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Parking meters on St. Louis Street. Plans to overhaul the parking system in downtown Baton Rouge are continuing to move ahead, with city parish government set to sign a contract Wednesday with a company to manage parking garages and issue a request on Thursday for a company to provide the software to run the new parking meters.  

An overhaul of the parking system in downtown Baton Rouge is moving ahead with city-parish government set to sign a contract Wednesday with a company to manage parking garages and issue a request on Thursday for a company to provide the software to run the new parking meters.

Davis Rhorer, executive director of the Downtown Development District, said at a DDD Commission meeting Tuesday the East Baton Rouge Parish Metro Council is set to vote on the contract with LAZ Parking. LAZ will get paid $764,920 annually to manage the two parking garages at the Raising Cane’s River Center, the basement parking underneath City Hall and its surface parking lots. The contract is for three years.

Ingolf Partenheimer, chief traffic engineer, said the Metro Council will soon vote on a contract to buy parking meters for the 845 spaces downtown. The meters will be able to accept credit and debit cards, along with coins.The apparent low bid came in below $1 million for the equipment. The next step is to do a request for proposals for a company to handle maintenance and collections from the meters, and install software, including an app that will allow people to use their smartphone to put more time on a meter without having to go outside.

Also at the DDD meeting, Stephen Waguespack, the president and chief executive officer of the Louisiana Association of Business and Industry, said the organization will begin renovating its downtown headquarters in September. The work is expected to take four to six months. LABI announced two years ago it was moving into a building at 500 Main St. The state’s leading business lobby has temporarily been based out of the Chase South Tower. It's been waiting for Stantec, the engineering firm that occupies the Makin Street building, to move into an office building in The Water Campus.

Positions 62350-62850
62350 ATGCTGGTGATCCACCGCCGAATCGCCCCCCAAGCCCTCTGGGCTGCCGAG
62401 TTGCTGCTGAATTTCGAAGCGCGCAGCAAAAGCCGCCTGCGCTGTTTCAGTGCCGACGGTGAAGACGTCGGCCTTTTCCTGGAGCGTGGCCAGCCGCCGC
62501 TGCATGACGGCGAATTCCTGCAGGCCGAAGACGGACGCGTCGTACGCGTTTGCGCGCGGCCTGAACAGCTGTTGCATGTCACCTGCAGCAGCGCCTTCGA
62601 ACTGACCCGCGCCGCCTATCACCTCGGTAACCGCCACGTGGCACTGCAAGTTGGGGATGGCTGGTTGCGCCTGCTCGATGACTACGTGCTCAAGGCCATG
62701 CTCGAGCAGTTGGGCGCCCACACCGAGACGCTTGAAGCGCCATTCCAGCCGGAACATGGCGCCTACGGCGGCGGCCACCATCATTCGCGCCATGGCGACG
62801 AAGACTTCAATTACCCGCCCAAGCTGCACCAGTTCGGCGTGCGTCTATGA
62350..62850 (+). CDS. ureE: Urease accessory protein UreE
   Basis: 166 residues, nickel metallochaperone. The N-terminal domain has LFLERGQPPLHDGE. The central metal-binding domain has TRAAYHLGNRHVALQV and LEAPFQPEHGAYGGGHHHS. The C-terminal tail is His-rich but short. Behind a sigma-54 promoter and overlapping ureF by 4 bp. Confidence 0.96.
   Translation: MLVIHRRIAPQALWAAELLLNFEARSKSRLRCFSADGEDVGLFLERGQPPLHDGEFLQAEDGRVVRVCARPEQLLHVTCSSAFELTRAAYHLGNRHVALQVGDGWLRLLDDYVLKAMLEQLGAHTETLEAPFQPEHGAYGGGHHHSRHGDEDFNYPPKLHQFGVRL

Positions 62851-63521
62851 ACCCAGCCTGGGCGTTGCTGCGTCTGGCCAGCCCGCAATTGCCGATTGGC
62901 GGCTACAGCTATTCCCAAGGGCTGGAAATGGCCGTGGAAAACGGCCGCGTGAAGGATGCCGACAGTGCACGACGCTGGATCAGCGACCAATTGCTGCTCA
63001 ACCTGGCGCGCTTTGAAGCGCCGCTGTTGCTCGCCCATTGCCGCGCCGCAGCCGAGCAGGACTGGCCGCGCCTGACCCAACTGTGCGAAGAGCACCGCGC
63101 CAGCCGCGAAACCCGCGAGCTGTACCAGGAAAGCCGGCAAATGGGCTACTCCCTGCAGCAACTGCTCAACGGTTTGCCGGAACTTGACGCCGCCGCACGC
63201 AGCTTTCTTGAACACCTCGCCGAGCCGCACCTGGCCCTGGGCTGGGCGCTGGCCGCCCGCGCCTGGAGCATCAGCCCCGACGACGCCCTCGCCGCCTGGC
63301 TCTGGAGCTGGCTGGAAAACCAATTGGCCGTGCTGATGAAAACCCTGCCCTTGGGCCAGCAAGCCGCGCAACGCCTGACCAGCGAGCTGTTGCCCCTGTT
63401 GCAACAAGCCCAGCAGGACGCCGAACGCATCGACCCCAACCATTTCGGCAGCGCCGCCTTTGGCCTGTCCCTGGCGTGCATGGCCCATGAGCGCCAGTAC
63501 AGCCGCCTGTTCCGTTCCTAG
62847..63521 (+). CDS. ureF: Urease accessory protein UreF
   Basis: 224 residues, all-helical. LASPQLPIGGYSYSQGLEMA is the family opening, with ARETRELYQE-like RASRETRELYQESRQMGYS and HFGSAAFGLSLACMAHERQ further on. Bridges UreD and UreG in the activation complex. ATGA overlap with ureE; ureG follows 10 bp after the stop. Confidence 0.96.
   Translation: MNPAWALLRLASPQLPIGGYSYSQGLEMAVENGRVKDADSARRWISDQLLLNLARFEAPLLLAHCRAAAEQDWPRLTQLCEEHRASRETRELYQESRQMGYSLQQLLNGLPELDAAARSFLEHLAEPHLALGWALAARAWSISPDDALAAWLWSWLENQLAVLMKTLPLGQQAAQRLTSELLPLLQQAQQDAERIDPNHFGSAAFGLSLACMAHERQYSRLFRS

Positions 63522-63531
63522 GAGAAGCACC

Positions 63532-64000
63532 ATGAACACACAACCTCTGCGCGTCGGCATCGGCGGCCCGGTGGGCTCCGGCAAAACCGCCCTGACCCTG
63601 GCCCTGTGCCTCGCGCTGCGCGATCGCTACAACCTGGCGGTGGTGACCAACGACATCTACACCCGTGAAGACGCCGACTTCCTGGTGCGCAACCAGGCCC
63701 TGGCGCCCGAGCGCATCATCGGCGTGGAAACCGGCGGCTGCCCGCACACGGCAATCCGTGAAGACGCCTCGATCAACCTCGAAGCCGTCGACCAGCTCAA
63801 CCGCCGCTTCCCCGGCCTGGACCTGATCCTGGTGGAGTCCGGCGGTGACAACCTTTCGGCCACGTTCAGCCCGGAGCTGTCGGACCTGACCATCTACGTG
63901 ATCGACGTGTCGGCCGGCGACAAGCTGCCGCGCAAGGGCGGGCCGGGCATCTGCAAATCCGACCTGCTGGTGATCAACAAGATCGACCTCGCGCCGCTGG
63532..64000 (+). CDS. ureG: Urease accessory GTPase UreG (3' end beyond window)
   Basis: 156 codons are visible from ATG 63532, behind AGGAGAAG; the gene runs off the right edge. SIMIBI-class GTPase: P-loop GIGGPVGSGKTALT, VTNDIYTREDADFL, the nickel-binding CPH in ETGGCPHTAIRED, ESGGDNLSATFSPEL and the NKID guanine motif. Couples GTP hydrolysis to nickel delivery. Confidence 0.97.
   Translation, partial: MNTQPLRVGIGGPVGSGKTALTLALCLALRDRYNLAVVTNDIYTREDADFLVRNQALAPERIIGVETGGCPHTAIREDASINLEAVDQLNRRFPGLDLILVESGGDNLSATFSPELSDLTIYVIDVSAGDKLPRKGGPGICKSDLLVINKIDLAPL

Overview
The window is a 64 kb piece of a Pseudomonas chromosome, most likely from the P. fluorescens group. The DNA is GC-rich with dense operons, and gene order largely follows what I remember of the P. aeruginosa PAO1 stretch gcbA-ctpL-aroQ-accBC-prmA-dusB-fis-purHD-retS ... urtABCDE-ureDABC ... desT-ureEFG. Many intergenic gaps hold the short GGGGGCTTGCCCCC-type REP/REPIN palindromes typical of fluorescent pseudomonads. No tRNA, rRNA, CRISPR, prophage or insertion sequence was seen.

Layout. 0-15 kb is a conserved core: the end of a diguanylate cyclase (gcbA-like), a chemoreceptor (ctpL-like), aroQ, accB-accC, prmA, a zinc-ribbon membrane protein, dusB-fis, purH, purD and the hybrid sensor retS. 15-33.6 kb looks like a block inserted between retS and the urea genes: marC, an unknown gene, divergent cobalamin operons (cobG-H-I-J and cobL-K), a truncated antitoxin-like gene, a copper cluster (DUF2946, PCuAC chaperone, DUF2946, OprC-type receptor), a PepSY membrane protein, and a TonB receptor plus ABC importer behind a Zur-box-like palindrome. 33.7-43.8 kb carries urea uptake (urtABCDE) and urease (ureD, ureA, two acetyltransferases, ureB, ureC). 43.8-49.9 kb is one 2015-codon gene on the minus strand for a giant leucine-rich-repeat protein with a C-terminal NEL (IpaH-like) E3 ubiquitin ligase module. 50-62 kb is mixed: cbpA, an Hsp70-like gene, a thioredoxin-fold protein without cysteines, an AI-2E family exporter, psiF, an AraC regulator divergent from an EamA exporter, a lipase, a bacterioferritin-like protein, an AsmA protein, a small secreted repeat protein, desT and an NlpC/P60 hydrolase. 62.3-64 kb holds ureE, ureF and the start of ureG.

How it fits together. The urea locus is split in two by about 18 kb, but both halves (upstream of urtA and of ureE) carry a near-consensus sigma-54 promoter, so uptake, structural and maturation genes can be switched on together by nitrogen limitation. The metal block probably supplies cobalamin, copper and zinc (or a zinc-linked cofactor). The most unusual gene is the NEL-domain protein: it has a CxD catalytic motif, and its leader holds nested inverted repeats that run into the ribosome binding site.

Most of the interior walls will be torn down to make room for an interactive conference center and collaborative space. “Our goal is when businesses around the state come to Baton Rouge, they will set up camp here and feed off the energy,” he said. 

Lisa Nice, an architect and partner with Post Architects, said the Metro Council is set to vote Wednesday on accepting the low bid to improve the Raising Cane’s River Center Theatre for the Performing Arts. Buquet and LeBlanc Inc. bid $15.8 million for the work, which will involve adding box seats, VIP seating and two elevators to the theater. The lobby also will be expanded to just under 7,000 square feet, a move that will more than triple its size.

Gabe Vicknair, assistant executive director of the DDD, said the annual downtown toolkit has been released. The guide keeps track of the growth and development in downtown.  Vicknair noted the real property value of residences and businesses in the downtown area has gone up from $722.2 million in 2017 to $811.6 million in 2018 because of new upscale developments coming to the area. “Overall the downtown economy is still strong,” he said. “We’re pretty much steady in all areas.” The toolkit can be found at

Matt Vondenstein, formerly of Driftwood Cask & Barrell, told the DDD about the live music venue he and Brian Ott are planning to open. The Basin Music Hall is set to open Aug. 30 at 336 Third St., in the space that had recently been home for the nightclub 1913. The Basin Music Hall will have room for 650 to 700 people and hopes to attract national acts that have a following but aren’t big enough to play in the River Center. The popular country music band Parish County Line will open the music hall.

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